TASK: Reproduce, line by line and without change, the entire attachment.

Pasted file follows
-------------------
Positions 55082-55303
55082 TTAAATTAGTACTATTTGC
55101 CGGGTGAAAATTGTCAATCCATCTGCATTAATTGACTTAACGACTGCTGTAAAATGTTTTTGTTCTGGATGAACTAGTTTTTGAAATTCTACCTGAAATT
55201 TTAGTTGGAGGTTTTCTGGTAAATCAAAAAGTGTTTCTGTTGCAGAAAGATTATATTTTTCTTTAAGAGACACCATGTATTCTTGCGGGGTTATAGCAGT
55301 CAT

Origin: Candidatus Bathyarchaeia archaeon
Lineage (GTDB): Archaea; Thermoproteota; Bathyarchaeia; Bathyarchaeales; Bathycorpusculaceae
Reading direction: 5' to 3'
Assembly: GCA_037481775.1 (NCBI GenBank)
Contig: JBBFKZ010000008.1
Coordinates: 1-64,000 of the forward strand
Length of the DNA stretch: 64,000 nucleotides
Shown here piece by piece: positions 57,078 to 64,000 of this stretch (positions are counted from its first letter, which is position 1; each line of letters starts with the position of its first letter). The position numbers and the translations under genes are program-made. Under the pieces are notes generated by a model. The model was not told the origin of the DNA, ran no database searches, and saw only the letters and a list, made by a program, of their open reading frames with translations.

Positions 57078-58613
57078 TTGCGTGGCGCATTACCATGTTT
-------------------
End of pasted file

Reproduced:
Positions 55082-55303
55082 TTAAATTAGTACTATTTGC
55101 CGGGTGAAAATTGTCAATCCATCTGCATTAATTGACTTAACGACTGCTGTAAAATGTTTTTGTTCTGGATGAACTAGTTTTTGAAATTCTACCTGAAATT
55201 TTAGTTGGAGGTTTTCTGGTAAATCAAAAAGTGTTTCTGTTGCAGAAAGATTATATTTTTCTTTAAGAGACACCATGTATTCTTGCGGGGTTATAGCAGT
55301 CAT

Origin: Candidatus Bathyarchaeia archaeon
Lineage (GTDB): Archaea; Thermoproteota; Bathyarchaeia; Bathyarchaeales; Bathycorpusculaceae
Reading direction: 5' to 3'
Assembly: GCA_037481775.1 (NCBI GenBank)
Contig: JBBFKZ010000008.1
Coordinates: 1-64,000 of the forward strand
Length of the DNA stretch: 64,000 nucleotides
Shown here piece by piece: positions 57,078 to 64,000 of this stretch (positions are counted from its first letter, which is position 1; each line of letters starts with the position of its first letter). The position numbers and the translations under genes are program-made. Under the pieces are notes generated by a model. The model was not told the origin of the DNA, ran no database searches, and saw only the letters and a list, made by a program, of their open reading frames with translations.

Positions 57078-58613
57078 TTGCGTGGCGCATTACCATGTTT